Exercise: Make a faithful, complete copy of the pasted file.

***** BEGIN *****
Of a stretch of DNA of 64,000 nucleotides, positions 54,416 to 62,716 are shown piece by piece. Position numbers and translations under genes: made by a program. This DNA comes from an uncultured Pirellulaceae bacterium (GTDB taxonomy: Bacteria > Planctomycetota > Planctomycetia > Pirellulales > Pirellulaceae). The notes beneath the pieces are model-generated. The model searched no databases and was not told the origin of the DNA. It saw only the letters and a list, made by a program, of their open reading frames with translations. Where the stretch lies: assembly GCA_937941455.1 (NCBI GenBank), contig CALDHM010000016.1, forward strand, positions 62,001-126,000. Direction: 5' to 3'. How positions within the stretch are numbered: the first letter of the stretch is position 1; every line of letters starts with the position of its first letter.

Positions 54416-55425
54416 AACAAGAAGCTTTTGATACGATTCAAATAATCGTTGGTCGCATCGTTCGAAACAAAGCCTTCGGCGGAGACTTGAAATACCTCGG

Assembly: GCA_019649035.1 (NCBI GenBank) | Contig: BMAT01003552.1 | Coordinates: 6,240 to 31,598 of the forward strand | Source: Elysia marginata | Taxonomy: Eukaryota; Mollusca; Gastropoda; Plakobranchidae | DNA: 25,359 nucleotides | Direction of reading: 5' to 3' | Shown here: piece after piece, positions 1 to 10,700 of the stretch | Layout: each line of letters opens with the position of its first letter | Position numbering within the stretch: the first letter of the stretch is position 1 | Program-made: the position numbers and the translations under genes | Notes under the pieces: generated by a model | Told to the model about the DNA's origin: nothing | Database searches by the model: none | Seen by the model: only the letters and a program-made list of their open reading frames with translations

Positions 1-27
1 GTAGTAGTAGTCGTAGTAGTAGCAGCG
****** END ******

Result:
Of a stretch of DNA of 64,000 nucleotides, positions 54,416 to 62,716 are shown piece by piece. Position numbers and translations under genes: made by a program. This DNA comes from an uncultured Pirellulaceae bacterium (GTDB taxonomy: Bacteria > Planctomycetota > Planctomycetia > Pirellulales > Pirellulaceae). The notes beneath the pieces are model-generated. The model searched no databases and was not told the origin of the DNA. It saw only the letters and a list, made by a program, of their open reading frames with translations. Where the stretch lies: assembly GCA_937941455.1 (NCBI GenBank), contig CALDHM010000016.1, forward strand, positions 62,001-126,000. Direction: 5' to 3'. How positions within the stretch are numbered: the first letter of the stretch is position 1; every line of letters starts with the position of its first letter.

Positions 54416-55425
54416 AACAAGAAGCTTTTGATACGATTCAAATAATCGTTGGTCGCATCGTTCGAAACAAAGCCTTCGGCGGAGACTTGAAATACCTCGG

Assembly: GCA_019649035.1 (NCBI GenBank) | Contig: BMAT01003552.1 | Coordinates: 6,240 to 31,598 of the forward strand | Source: Elysia marginata | Taxonomy: Eukaryota; Mollusca; Gastropoda; Plakobranchidae | DNA: 25,359 nucleotides | Direction of reading: 5' to 3' | Shown here: piece after piece, positions 1 to 10,700 of the stretch | Layout: each line of letters opens with the position of its first letter | Position numbering within the stretch: the first letter of the stretch is position 1 | Program-made: the position numbers and the translations under genes | Notes under the pieces: generated by a model | Told to the model about the DNA's origin: nothing | Database searches by the model: none | Seen by the model: only the letters and a program-made list of their open reading frames with translations

Positions 1-27
1 GTAGTAGTAGTCGTAGTAGTAGCAGCG